From a theoretical viewpoint, fiscal decentralization may either favor or impede the governmental consolidation efforts. On the one hand, in a more decentralized system, the number of veto players increases, impeding the adoption of corrective packages and potentially deteriorating into a typical common-pool problem. Indeed, in times of crisis, a combination of deficit bias and coordination failures owing to fiscal decentralization may result in over-spending (and/or under-taxation) tendencies at the sub-national level as well as the adoption of conflicting fiscal stances at central and sub-central levels (see, e.g., Jonas 2012; Eyraud and Moreno Badia 2013; Foremny and von Hagen 2012).
Central governments, on the other hand, may consolidate their balances by simply cutting their inter-governmental transfers to sub-national units. In this way, they avoid having to face the direct political costs of such unpopular measures. The more expenditure is in the hands of sub-central tiers of government without corresponding revenue powers (as tends to be the case in most decentralized and advanced economies; see Blöchliger and Vammalle 2012), the more the burden can be shifted to sub-national levels. However, in these circumstances, the reactions of local governments to the negative revenue shock are crucial. If the reduction in transfers simply translates into an increase in sub-national deficits, no consolidation will have been achieved from a general government perspective. Today, various cooperative arrangements (including internal stability pacts and sub-national fiscal rules) have been put in place between central and sub-national governments (as exemplified by Austria, Germany and Italy), making sub-national constraints more binding and fiscal adjustment targets easier to achieve.
All of those possibilities depend heavily on the financing structure of the different levels of government: just how much autonomy do local governments really have over their own budgets? Foremny and von Hagen (2013) suggest that the actual degree of sub-central autonomy and reliance on transfers can have a critical impact on the relationship between decentralization and consolidation efforts. The authors report that sub-national governments in unitary countries experienced a significant increase in transfers from central government during the Great Recession, something that did not occur in the federal states. This suggests that the composition of transfers and changes in their configuration during periods of consolidation may depend on the degree of fiscal decentralization, and on the true assignment of powers to different tiers of government. In close relation to this, the presence of sub-national fiscal rules that limit certain budgetary items may also influence the duration and intensity of adjustment episodes. However, evidence of the disciplinary effects of sub-national rules (Nannicini et al. 2016; Escolano et al. 2012; Foremny 2014; Reuter 2015) has not yet been able to disentangle the discipline effect from the possibility of simultaneous bailouts from upper levels of government.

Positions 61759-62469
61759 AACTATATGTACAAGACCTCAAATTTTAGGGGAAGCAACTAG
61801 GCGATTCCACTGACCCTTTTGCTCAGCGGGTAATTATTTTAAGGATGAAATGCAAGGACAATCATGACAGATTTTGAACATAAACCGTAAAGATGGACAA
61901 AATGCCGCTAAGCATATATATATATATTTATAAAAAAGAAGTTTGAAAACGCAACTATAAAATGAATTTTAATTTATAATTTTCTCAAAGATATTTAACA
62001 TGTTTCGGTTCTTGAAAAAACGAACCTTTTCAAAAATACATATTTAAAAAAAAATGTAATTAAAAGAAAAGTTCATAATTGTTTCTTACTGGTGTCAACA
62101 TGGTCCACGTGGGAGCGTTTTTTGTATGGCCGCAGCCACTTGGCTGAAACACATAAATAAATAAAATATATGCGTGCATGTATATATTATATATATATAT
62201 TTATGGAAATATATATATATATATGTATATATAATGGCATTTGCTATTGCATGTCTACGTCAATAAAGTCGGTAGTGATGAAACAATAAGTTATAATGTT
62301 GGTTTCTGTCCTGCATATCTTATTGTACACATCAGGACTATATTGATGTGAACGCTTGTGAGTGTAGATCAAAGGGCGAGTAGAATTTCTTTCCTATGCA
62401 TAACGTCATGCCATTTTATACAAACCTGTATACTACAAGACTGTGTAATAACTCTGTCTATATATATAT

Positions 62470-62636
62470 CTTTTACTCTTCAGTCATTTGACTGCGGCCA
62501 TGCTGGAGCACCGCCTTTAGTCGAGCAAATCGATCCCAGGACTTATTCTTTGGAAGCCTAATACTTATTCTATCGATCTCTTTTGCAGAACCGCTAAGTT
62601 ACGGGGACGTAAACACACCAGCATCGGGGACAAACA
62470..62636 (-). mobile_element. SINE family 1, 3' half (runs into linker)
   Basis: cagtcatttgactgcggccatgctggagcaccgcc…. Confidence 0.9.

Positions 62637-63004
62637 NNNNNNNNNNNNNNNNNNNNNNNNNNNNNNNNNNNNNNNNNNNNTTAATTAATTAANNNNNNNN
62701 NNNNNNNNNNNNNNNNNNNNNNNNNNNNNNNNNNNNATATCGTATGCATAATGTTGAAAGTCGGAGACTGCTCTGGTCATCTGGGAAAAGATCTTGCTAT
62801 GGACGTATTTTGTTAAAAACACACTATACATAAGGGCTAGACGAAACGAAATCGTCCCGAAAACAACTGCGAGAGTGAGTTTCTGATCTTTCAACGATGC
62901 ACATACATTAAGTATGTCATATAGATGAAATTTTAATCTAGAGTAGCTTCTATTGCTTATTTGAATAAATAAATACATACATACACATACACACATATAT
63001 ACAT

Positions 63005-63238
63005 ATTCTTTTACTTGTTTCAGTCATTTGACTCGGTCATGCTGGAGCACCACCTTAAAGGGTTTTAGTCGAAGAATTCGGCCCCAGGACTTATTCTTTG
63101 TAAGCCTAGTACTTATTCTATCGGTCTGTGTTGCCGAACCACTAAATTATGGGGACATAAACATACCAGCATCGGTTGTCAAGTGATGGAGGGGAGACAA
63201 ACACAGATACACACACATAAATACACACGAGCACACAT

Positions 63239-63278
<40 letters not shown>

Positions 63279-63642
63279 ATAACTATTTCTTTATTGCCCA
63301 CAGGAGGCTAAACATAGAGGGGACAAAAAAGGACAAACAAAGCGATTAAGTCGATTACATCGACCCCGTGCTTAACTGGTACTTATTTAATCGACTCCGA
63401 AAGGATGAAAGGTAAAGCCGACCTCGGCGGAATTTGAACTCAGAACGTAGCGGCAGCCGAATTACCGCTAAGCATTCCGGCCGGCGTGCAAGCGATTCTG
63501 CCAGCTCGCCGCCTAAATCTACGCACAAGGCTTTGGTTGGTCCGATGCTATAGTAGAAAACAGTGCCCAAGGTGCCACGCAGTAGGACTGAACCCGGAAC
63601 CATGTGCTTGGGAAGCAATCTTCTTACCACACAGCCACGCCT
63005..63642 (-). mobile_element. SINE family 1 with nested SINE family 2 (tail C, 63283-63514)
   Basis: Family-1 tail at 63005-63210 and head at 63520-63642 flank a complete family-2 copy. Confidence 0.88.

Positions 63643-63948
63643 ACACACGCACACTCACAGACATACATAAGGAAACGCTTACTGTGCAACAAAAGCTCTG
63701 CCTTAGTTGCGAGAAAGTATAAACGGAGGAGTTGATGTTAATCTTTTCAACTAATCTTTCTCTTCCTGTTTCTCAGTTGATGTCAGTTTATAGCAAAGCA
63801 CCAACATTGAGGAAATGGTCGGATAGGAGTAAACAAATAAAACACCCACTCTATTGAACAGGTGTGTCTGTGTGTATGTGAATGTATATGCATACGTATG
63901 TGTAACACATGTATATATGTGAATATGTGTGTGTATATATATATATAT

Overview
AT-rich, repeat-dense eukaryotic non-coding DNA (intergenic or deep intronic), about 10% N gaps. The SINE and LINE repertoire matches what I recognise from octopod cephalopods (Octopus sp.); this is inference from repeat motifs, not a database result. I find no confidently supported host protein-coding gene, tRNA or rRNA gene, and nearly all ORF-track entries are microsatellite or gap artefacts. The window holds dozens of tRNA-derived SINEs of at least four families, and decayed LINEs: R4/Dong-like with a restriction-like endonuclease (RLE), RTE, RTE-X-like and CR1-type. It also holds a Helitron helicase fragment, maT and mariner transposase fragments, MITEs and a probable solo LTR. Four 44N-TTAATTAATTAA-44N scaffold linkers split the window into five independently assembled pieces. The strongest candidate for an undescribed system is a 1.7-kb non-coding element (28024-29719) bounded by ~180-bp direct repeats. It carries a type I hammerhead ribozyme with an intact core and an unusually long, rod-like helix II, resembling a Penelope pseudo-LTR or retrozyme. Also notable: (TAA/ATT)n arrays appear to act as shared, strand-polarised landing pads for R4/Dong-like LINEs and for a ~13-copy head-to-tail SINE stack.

Our aim here, therefore, is to combine the literature on fiscal consolidation with that on fiscal federalism and decentralization. The specific question we address is whether more decentralized countries consolidate their budgets for longer periods than is the case with more centralized countries. We then examine the possible mechanisms behind our findings. More specifically, we study how central government transfers change during periods of consolidation as a means of determining whether such transfers are used by central governments to achieve their consolidation objectives. Finally, we analyze how countries with different systems of decentralization achieve their consolidation objectives in terms of the impact on public budget deficits and public debt, that is, we examine the relationship between fiscal decentralization and the success of the consolidation effort.5
Our main finding can be stated as follows: periods of fiscal consolidation are of longer duration in countries in which larger proportions of public spending are in the hands of sub-central tiers of government. This is especially true when such governments do not enjoy any real autonomy over their revenues. We also document a reduction in intergovernmental transfers during episodes of fiscal consolidation, suggesting that central governments shift the burden of consolidation onto lower levels of government whenever possible, at the expense of prolonging the consolidation process. Finally, we show that consolidation is, on average, less capable of improving the budget balance/GDP ratio in more decentralized countries, but at the same time is less damaging in terms of its impact on the public debt/GDP ratio in these countries. Our findings have interesting implications given the widespread concerns regarding the fiscal imbalances that currently characterize most developed economies.